Andrés Calamaro is back. Back to his roots and back to doing what he does best: pop-rock songs with catchy choruses and ingenious rhymes. Gone are his flirtations with funk, cumbia, and tango. His new album, Bohemio, is all about his classic mane—the one that makes him look like Bunbury’s doppelgänger from certain angles—and those sun glasses from the “Flaca” video.
Most importantly, Cachorro López is back in the role of producer. A little bit of history: both Calamaro and López had once been part of the same band, Los Abuelos De La Nada (“Mil Horas” ring a bell? Yeah, Calamaro wrote that one, not La Sonora Dinamita, you dummies). While Calamaro went on to become the most prolific singer-songwriter of his generation, López became the über-producer of modern Latin pop (Julieta Venegas, Diego Torres,Miranda!, Los Amigos Invisibles, are among the many artists who requested his services for their most commercially successful albums). López also produced Calamaro’s La Lengua Popular in 2008, which got nominated for the Latin Grammy Awards (but didn’t win).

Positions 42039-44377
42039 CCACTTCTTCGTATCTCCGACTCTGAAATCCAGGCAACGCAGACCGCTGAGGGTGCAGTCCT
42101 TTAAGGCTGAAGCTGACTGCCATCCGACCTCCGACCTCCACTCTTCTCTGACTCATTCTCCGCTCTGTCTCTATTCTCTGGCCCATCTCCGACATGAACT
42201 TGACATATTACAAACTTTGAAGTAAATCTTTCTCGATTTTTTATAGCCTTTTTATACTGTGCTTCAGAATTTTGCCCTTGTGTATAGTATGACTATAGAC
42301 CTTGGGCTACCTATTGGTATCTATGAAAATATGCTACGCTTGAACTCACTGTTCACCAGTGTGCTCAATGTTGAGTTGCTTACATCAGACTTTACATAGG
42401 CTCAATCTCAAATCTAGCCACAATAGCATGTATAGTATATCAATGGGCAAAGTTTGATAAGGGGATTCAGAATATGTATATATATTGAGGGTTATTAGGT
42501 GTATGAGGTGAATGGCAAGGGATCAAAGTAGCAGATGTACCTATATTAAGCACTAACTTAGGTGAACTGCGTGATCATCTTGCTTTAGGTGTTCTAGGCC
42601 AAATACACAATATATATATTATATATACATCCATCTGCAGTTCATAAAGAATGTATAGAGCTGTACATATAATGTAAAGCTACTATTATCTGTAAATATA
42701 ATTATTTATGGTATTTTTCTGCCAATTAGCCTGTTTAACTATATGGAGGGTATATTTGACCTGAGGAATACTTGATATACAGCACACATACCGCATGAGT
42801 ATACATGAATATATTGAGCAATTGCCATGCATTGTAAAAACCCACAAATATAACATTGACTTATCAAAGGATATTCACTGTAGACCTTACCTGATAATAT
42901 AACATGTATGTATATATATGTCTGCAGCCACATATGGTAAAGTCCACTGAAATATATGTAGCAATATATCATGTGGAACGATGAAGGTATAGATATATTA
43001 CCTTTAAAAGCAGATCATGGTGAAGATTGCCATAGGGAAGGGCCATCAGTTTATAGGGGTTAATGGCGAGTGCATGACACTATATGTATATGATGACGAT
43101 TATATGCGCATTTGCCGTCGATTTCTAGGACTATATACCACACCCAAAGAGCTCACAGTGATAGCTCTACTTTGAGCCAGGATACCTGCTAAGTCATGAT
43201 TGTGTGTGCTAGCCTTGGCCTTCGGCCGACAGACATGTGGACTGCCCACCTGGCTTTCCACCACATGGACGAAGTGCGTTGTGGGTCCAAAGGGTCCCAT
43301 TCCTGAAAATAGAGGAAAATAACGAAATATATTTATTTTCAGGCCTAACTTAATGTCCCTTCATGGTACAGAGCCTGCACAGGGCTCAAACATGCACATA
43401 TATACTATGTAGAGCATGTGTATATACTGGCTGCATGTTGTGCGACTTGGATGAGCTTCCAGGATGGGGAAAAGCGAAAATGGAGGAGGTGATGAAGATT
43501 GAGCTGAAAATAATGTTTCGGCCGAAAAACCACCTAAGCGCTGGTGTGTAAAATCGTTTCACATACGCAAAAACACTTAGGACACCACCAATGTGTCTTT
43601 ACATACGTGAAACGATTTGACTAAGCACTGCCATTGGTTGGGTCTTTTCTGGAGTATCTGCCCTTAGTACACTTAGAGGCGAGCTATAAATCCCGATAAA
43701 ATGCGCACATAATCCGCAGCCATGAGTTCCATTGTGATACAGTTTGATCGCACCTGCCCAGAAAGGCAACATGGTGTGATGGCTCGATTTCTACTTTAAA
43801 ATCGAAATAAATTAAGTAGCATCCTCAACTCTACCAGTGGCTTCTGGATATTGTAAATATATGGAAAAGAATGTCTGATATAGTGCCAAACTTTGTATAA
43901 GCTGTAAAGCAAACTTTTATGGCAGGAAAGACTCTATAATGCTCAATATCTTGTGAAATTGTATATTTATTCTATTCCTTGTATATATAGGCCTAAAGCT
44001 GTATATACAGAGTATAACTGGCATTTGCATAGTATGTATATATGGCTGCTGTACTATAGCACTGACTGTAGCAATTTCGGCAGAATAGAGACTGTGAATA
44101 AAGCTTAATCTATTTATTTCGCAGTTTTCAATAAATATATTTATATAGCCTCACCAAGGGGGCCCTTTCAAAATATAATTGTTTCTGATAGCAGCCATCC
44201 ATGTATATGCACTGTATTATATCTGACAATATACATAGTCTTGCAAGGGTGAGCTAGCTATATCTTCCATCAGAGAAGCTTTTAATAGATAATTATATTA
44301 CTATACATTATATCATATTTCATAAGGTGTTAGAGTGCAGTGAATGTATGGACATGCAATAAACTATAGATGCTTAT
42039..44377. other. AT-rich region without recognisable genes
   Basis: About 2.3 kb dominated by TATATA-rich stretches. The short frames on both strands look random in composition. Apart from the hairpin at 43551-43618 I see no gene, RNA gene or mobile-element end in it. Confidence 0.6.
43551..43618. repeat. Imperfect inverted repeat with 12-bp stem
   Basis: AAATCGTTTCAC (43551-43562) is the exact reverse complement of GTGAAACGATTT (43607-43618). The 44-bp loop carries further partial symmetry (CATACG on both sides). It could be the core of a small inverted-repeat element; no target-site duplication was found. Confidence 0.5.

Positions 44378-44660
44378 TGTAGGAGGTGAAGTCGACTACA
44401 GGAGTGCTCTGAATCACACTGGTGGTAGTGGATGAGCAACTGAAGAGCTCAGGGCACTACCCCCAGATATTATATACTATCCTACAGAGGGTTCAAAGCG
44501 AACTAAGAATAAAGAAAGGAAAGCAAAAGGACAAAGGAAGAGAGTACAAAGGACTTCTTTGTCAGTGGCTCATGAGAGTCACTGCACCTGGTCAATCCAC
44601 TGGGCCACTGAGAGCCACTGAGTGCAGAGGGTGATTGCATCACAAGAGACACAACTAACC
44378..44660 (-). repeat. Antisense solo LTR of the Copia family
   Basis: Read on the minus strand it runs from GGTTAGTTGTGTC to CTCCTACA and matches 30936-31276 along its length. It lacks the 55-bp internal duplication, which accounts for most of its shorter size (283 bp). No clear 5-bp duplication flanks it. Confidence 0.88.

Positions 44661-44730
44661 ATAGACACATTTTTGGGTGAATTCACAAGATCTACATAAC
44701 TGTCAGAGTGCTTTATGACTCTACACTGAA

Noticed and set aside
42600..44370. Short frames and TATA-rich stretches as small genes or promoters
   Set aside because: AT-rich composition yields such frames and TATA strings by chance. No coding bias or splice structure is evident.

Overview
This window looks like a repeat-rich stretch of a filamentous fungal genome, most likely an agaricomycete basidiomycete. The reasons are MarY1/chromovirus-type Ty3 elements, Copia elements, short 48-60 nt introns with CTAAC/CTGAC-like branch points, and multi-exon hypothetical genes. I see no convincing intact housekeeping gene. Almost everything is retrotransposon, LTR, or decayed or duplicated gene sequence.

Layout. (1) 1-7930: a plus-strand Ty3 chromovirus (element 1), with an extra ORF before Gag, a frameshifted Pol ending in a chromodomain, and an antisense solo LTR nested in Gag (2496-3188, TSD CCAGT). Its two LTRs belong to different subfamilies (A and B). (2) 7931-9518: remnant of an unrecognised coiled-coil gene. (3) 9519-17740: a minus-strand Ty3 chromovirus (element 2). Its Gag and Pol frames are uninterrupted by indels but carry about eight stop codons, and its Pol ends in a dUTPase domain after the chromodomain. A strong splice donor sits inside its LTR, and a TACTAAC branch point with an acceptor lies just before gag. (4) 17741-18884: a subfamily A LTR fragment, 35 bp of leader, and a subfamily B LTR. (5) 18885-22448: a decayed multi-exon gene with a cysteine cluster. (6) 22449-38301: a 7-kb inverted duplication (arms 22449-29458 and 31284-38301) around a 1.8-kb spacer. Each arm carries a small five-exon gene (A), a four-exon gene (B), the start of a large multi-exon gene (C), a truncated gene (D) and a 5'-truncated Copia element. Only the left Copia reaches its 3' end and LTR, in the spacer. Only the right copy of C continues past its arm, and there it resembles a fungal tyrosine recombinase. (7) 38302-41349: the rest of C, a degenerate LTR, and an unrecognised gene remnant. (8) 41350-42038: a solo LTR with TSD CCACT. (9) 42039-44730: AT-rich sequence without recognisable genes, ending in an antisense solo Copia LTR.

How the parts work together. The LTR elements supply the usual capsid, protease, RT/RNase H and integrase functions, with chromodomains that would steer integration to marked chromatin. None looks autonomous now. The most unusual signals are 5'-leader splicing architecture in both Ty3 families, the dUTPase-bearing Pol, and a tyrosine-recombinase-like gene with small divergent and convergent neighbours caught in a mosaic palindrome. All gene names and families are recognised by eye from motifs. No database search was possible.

“Cuando no estás” is the first single off Bohemio, a super-short album by Calamaro standards. It’s 10 songs (the average nowadays for digital releases), but Calamaro is known for releasing the infamous quintuple album, El Salmón, which has 103 songs on it.